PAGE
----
IPLab:Lab 12:Alcoholic Cirrhosis
This 56-year-old white male came to the emergency room because of weakness, lack of appetite, shortness of breathShortness of breath is a common clinical manifestation of heart failure., abdominal distention, and an altered mental status. He was a known alcoholic who drank approximately one pint of whiskey per day. Physical examination revealed a wasted appearance, icterusHyperbilirubinemia making the patient appear yellow. Also called jaundice.Jaundice (or icterus) is a state of hyperbilirubinemia (increased bilirubin in the blood) in which bile pigment is deposited in the skin, mucous membranes, and scleras. This deposition of bile pigment results in a yellow appearance., a protuberant abdomen, bilateral gynecomastia, sparse axillary hair, and spider angiomataA focal network of small arteries and arterioles arranged in a radial pattern with a central red spot. on his chest. Liver and spleen were not palpable, the testes were atrophic, and the legs showed petechial hemorrhages and 3+ edema. Admission laboratory values revealed a hemoglobin of 9.5 g/dLNormal hemoglobin for a male is 14 to 17.2 gm/dL., an MCV of 106 fLThe normal mean corpuscular volume (MCV) is 83 to 99 fL., a platelet count of 97,000/mL, and a prothrombin time of 19.2 secondsA normal prothrombin time is 12.6 to 14.6 seconds.. In addition, his albumin was 2.3 g/dLThe normal albumin level 3.9 to 4.8 gram/dL., bilirubin, total 6.5 mg/dLA normal total bilirubin level is 0 to 1.0 mg/dL., AST 21.0 U/LA normal aspartate aminotransferase (AST) for a male is <37 U/L., ALT 56 U/LA normal alanine aminotransferase (ALT) is 7 to 56 U/L., alkaline phosphatase 180 U/LA normal alkaline phosphatase is 39 to 117 U/L., and GGT 320 U/LA normal gamma-glutamyl transpeptidase (GGT) is 0 to 65 U/L.. The patient was treated with thiamine, folate, multivitamins, and vitamin K and an intravenous line was placed to infuse 5% dextrose. An esophagogastroduodenoscopy (EGD) was performed which demonstrated large esophageal varices with evidence of previous bleeding sites. Two days after admission the patient developed a massive hematemesisHematemesis is the vomiting of blood. and his hematocrit dropped to 17%A normal hematocrit for a male is 39 to 49%.. Emergency EGD showed ruptured esophageal varices. Despite successful sclerotherapy and supportive transfusions, the patient lapsed into coma and died the next day.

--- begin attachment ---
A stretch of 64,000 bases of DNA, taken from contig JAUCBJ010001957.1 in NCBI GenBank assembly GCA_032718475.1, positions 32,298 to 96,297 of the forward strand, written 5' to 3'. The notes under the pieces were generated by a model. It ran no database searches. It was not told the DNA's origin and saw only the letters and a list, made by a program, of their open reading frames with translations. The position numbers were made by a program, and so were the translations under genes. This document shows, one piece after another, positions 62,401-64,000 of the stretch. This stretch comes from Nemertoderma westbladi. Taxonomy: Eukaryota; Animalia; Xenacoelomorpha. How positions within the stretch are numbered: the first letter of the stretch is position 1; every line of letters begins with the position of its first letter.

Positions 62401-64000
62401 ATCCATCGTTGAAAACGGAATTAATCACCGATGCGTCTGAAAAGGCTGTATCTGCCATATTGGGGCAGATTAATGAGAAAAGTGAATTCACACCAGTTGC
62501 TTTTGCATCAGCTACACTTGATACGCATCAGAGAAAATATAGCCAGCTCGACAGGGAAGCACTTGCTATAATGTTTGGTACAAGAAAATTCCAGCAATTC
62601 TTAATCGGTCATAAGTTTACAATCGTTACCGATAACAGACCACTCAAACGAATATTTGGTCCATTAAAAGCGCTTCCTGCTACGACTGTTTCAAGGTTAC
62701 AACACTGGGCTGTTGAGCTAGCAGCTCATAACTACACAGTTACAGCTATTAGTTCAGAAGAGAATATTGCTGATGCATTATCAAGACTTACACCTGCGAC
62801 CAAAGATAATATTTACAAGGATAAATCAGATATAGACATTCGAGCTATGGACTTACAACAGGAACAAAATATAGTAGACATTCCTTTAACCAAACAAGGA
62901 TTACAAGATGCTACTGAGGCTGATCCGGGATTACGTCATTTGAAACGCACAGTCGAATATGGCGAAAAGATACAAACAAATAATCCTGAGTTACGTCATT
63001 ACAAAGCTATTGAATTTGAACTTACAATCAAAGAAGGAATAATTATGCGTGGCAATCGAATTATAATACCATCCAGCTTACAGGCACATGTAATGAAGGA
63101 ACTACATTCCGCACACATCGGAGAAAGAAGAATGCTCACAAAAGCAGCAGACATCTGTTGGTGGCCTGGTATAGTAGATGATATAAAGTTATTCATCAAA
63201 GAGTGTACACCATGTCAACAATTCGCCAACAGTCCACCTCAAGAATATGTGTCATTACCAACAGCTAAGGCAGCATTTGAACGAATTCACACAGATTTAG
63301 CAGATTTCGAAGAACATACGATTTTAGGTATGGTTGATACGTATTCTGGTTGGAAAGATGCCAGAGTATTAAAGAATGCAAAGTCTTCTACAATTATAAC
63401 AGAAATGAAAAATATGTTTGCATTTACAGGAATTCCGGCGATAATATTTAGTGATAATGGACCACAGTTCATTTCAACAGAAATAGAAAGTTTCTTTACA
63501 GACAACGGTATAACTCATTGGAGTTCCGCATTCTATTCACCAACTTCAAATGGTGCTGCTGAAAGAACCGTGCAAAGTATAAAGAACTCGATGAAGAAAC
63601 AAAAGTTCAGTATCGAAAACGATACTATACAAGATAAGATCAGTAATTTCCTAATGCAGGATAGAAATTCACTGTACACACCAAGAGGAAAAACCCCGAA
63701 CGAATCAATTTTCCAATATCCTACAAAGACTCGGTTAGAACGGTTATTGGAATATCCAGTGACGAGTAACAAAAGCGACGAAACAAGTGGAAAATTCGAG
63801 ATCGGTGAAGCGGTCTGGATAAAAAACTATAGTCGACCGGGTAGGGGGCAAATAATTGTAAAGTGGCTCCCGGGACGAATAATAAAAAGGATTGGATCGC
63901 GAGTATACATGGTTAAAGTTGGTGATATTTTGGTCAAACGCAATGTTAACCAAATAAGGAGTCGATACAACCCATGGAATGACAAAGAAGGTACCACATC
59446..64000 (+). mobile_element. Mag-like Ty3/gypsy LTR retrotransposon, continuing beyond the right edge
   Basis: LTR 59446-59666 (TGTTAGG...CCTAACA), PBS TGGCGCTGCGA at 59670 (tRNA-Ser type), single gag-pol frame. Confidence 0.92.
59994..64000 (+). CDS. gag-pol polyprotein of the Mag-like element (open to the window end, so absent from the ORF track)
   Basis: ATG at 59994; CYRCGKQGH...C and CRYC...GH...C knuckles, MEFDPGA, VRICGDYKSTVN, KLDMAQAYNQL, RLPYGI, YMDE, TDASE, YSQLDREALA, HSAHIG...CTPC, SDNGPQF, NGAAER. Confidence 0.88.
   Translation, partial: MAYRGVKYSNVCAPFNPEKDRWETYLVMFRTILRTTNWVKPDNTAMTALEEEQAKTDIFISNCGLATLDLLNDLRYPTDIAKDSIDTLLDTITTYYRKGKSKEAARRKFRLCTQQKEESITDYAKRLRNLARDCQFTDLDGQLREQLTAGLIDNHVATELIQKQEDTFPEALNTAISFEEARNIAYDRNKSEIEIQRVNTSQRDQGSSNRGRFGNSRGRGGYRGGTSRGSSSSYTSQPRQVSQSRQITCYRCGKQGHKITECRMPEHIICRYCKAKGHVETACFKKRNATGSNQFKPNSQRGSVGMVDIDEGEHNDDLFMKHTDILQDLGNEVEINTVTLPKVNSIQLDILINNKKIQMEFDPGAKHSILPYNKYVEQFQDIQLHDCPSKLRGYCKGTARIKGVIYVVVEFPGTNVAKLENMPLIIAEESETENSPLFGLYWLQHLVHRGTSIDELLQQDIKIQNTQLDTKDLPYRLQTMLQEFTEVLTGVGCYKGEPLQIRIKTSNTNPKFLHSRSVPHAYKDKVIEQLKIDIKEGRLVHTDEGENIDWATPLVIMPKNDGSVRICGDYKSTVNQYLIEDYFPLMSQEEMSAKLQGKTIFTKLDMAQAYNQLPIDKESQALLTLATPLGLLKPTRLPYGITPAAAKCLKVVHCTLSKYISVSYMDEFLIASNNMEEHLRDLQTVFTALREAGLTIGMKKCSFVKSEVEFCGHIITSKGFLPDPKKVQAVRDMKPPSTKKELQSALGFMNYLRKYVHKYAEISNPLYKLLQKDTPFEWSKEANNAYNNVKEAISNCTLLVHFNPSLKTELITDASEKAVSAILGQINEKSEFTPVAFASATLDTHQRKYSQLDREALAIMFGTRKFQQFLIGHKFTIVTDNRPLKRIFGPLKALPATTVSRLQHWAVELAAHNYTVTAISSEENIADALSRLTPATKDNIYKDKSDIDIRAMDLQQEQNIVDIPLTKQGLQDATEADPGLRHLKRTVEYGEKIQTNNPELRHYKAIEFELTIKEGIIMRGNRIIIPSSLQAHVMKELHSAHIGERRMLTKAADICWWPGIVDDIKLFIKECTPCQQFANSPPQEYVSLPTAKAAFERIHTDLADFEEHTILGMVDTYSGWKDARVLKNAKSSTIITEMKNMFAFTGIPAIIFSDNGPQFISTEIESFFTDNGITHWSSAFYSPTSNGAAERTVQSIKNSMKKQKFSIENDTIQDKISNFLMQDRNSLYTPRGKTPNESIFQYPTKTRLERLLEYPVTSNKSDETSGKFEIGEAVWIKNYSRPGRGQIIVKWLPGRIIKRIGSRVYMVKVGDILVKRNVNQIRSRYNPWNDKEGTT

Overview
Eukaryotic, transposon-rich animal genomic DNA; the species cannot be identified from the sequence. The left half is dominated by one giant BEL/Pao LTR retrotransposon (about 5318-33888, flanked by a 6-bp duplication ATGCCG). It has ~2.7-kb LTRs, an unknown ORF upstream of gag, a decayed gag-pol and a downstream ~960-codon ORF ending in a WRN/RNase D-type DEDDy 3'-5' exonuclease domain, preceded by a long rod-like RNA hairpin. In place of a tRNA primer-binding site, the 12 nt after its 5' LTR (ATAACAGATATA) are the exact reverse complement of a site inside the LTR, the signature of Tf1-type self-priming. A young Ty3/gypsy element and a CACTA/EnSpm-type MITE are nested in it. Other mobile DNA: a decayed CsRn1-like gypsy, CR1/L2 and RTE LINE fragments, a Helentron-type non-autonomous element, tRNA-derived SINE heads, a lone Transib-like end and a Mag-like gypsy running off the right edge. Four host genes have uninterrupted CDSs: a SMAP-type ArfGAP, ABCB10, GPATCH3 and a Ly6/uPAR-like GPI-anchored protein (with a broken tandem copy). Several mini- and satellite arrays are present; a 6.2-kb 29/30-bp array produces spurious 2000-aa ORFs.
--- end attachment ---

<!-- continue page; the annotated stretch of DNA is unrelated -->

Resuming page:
In this is medium-power photomicrograph of trichrome stained liver the bands of fibrous tissue are seen to form "bridges" between triad areas (arrows); this is called "bridging fibrosis." Also note the fibrous tissue (arrows) and how the hepatocytes are separated into nodules by this fibrous tissue.
In this high-power photomicrograph of trichrome-stained liver, the bands of fibrous tissue surround the hepatocyte nodules. There is some degeneration and dropout of hepatocytes in this nodule. Also note the increased numbers of bile ducts in the triad area (arrows). Bile duct proliferation is a common feature in many hepatitides.
This photograph taken from still another patient at autopsy demonstrates the esophageal varices in the distal esophagus (arrows). The esophagus was clamped before removing the esophagus from the body in order to trap the blood in these distended varices. It is obvious how easily these thin-walled superficial varices could rupture and bleed.